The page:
rass, 12 m. S. S. E. of Hiedelberg.

Sion, a mountain of Palestine, on the S. side of
Jerusalem, of great celebrity in sacred history.

Sion, or Sitten, a town of Switzerland, capital of
Valais, and an episcopal see. It is situate on the
river Sitten, near the Rhone, at the foot pf three
insulated rocks, which rise immediately from the
plain. On the highest, called Tourbillon, is
the old deserted episcopal palace ; on the sec-
ond, denominated Valeria, are the remains of the
cathedral, and a few houses belonging to the can-
ons ; on Majoria, the third rock, stands the pres-
ent episcopal palace. Sion was formerly the cap-
ital of the Seduni, and some Roman inscriptions
still remain. 50 m. E. of Geneva. Lon*. 7. 22.
E., lat. 46 9. N.

Siout or Osiot, a town of Egypt, which has seve
eral mosques, and is the see of a Coptic bishop.
It is surrounded by fine gardens, and palm-trees
that bear the best dates in Egypt. Here are the
ruins of an amphitheatre and some sepulchres of
the Romans. This place is the rendezvous of those
who -go in the caravan to Sennaar, in Nubia. It
stands on an artificial mount, 2 m. from the Nile,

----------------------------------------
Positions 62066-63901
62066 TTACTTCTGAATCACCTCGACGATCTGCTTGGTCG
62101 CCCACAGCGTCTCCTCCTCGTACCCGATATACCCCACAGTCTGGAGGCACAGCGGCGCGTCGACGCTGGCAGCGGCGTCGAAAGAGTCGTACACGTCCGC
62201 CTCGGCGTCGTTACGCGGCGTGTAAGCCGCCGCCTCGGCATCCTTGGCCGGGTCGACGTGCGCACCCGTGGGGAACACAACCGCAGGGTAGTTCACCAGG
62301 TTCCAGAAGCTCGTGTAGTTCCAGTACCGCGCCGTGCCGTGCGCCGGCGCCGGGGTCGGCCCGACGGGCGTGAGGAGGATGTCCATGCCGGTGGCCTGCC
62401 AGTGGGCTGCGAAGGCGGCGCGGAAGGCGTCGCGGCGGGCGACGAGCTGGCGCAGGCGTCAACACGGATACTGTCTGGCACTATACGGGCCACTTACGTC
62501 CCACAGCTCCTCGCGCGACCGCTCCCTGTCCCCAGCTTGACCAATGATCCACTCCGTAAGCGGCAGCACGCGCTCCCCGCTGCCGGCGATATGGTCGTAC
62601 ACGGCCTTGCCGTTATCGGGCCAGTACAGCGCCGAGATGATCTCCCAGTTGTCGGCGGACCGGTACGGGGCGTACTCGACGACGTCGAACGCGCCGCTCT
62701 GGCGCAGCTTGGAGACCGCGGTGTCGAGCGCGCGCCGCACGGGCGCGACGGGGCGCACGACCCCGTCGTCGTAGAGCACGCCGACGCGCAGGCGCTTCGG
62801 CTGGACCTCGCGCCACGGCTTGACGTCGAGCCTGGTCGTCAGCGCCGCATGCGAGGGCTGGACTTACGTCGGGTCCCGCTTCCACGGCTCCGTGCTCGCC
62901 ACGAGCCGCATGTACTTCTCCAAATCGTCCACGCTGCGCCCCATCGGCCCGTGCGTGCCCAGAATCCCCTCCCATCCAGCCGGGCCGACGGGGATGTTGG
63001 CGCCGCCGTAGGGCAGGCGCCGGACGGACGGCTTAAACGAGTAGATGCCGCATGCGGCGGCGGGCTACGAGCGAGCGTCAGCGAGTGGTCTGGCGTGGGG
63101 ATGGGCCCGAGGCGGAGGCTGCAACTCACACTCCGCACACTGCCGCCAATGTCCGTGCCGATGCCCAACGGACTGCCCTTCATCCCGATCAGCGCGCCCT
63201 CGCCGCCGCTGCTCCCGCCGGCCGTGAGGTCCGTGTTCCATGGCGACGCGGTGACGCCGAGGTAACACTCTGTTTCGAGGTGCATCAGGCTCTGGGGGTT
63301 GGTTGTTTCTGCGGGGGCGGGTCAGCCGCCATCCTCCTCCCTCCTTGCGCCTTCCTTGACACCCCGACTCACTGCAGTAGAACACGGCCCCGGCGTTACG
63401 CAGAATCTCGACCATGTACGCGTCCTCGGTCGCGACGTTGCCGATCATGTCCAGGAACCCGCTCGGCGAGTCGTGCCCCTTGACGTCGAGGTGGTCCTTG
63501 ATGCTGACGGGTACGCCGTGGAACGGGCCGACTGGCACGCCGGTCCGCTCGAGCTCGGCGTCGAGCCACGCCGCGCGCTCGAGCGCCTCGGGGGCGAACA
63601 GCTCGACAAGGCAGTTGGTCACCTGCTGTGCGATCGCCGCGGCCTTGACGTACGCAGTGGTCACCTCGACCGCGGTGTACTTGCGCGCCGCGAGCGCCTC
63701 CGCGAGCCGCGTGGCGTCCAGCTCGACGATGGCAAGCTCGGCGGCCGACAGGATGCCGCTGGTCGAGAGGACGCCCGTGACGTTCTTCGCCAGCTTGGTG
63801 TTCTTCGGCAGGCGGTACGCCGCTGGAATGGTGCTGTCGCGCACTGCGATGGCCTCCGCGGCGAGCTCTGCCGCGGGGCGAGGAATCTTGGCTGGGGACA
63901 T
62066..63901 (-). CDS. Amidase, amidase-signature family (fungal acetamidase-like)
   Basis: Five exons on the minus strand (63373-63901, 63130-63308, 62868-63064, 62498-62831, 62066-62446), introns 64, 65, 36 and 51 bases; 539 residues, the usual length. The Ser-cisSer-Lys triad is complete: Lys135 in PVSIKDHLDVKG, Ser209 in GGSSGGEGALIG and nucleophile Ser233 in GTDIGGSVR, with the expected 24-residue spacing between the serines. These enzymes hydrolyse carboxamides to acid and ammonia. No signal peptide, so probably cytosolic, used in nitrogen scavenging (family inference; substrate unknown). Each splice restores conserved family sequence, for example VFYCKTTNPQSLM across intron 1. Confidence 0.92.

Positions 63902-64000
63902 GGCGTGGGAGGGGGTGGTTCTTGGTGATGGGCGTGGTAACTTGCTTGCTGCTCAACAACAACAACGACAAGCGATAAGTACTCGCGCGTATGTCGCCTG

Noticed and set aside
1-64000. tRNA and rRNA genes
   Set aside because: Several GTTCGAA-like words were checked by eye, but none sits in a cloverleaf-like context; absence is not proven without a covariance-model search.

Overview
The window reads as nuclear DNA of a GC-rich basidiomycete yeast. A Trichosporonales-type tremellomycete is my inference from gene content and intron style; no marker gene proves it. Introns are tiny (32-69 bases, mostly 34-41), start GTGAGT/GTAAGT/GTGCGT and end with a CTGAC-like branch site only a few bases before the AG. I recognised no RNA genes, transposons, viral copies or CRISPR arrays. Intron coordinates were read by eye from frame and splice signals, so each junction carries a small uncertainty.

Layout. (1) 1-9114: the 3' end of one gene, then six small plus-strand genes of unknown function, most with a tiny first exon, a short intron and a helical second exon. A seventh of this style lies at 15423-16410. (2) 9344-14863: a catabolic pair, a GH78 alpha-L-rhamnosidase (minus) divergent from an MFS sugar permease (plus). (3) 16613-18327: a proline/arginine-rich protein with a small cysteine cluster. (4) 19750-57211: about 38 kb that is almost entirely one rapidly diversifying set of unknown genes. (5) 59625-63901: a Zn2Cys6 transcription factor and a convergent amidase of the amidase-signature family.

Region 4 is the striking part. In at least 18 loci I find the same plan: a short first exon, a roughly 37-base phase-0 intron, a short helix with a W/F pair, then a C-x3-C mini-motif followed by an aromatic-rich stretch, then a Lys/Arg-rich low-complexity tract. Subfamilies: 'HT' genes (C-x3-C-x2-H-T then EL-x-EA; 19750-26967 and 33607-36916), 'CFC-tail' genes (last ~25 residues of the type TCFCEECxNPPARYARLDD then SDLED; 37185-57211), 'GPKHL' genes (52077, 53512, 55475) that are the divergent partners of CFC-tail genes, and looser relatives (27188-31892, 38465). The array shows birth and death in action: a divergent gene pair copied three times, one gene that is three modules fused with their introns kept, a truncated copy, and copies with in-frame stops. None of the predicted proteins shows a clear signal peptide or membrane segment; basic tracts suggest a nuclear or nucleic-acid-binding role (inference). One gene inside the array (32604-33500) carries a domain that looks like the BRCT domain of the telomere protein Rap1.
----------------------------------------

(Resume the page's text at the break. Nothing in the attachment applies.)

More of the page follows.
and one 85 S. of Cairo. Long. 31. 24 E., lat. 27.
25. N.

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Siphunto, the ancient Siphnos, one the best cui
tivated islands of the Grecian Archipelago, situ
ate W. of Paros. It is 36 m. in circumference
and, though covered with marble and granite,
produces corn sufficient for its inhabitants, disc
olives, vines, figs, cotton, and excellent silk, but
not in any considerable quantity. The chief ar-
ticles of commerce are calicoes, straw hats, figs,
onions, honey, wax, oil, and capers. Long. 25.

15. £., lat. 37. 9. N.

Sir Charles Hardy's Island, an island in the Pa-
cific Ocean, discovered by Captain Carteret in
1767. It is low, level, and covered with w7ood.
Long. 154. 20. E., lat. 4. 41. S.

Sir Charles Saunders’s Island, an island in the
S. Pacific, about 6 m. in extent from E. tin W.,
discovered by captain Wallis in 1767. The na-
tives then appeared to live inin wuetched manner,
but the introduction of Christianity has since
produced the most surprising improvements.
See
Society Isles. Long. 151. 4. W.,lat. 17. 28. S.

Siradia, a towin of Prussian Poland, with a
strong castle. It is surrounded by a wall, and